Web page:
Hospitals can make people feel vulnerable at the best of times, even without the risk of COVID-19, but for people with sensory disabilities this feeling can only intensify if their communication needs aren’t met.
After collecting people’s opinions across eight different hospitals, Healthwatch Birmingham found that the needs of people with sensory disabilities were being overlooked in a number of hospital waiting rooms in Birmingham.
What did people say, and what changed?
People said they needed more help to access services, help in knowing where to go, and in knowing when their appointment was being called.
Using what people had told them, Healthwatch Birmingham made several recommendations to local hospitals to improve care for patients and carers.
Problem: Unable to leave waiting areas
"Because of the long waiting time and being worried that I would miss my appointment if I left, I was unable to leave the waiting room to get food, so I ended up not eating anything all day. By the time I got to the blood test at the end of the day the nurses had difficulty getting blood as they said I was so dehydrated by that point."
Change in care: City Hospital has now introduced patient held call systems allowing people to leave waiting areas without the anxiety of missing their appointment.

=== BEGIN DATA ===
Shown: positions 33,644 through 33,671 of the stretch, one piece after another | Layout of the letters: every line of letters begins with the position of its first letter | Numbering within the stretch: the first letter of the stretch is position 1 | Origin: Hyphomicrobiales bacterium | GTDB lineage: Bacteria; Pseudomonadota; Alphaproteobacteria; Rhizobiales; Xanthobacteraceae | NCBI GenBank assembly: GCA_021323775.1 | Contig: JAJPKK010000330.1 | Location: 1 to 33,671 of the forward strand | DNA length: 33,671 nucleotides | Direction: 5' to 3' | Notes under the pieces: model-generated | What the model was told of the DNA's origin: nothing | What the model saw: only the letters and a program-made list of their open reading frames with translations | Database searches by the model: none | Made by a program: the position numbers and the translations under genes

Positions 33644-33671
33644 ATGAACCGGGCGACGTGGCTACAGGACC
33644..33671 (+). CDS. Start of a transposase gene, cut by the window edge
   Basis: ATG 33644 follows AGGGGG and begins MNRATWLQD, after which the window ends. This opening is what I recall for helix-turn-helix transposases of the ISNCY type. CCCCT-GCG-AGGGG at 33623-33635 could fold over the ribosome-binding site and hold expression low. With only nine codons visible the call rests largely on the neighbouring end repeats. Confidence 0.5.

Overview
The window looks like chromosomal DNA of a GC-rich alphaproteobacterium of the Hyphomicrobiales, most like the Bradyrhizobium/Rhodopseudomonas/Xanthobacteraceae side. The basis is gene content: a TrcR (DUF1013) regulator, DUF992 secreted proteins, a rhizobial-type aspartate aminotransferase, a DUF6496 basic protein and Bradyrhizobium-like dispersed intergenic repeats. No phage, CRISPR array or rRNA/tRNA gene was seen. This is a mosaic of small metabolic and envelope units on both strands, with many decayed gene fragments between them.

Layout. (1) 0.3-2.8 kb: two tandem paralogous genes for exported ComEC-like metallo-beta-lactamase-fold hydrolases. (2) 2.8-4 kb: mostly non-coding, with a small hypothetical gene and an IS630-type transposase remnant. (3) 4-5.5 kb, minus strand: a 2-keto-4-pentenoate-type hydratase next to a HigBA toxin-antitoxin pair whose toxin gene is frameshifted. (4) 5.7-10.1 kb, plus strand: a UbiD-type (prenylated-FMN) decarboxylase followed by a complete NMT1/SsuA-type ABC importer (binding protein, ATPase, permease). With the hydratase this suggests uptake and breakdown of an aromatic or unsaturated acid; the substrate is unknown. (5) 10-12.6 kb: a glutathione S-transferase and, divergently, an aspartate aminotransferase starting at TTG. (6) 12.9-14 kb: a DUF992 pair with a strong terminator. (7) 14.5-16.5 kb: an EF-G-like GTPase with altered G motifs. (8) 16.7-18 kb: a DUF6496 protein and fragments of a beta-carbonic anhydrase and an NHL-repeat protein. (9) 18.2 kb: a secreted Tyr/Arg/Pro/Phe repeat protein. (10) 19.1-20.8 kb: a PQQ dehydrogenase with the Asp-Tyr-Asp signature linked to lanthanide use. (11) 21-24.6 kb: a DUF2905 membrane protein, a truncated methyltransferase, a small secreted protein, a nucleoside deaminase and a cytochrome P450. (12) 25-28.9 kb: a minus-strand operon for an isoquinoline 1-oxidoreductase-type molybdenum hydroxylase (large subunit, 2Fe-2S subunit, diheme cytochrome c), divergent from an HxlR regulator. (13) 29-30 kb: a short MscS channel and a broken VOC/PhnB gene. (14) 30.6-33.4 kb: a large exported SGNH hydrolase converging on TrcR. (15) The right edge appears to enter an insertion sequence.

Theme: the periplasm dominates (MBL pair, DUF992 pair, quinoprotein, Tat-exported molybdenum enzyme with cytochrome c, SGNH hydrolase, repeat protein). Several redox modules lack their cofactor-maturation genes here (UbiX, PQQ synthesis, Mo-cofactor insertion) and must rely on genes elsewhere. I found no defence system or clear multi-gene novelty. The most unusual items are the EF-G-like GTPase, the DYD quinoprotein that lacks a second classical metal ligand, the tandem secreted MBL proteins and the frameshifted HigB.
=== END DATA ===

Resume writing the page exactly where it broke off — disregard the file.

Problem: Unclear where to go
“As a person who is registered blind, I am unable to see who is calling me, so I stand with my son looking like an idiot until they come to collect us on our name being called a couple of times.”
Change in care: Birmingham and Midland Eye Centre staff now guide visually impaired patients to their appointments.
Tell us about your experiences #BecauseWeAllCare
Have your sensory disabilities made it harder to access care during COVID-19? Whether it’s good or bad, we want to hear from you.
It only takes five minutes, and your feedback can help your local NHS and social care services understand how to improve care for you and your loved ones.
Problem: Signage isn’t clear enough
“Only thing they need is brighter signposting for toilets and other facilities. Also all sign boards are too small to be noticed.”
Change in care: At University Hospitals Birmingham an architect with expertise in signage is assisting work to help patients find the correct waiting room.
Other changes following public feedback included:
- Birmingham Dental Hospital now makes announcements in clinics to ensure patients with hearing impairments or sight loss know when it is their turn.
- Birmingham Children’s Hospital and Birmingham Women’s Hospital reception staff now have bold, visible sensory awareness badges stating ‘I am here to help with sensory awareness’.
By sharing experiences of difficulties faced in hospital waiting rooms, people with sensory disabilities in Birmingham were able to improve care for them and others. What would you like to change if you could?
How can you make a difference in your local area?
We have the power to make services listen to the changes that YOU want to see.
When Healthwatch Birmingham asked the public about the areas of healthcare that they wanted to see improved, 71% of respondents wanted to see improved quality of services in hospital waiting rooms, which led to the recommendations above.
Are there areas of health or social care that you would like to see improved? Are there changes that can be made that would not only benefit your experience, but others in your community? Talk to your local Healthwatch or share your experiences online today.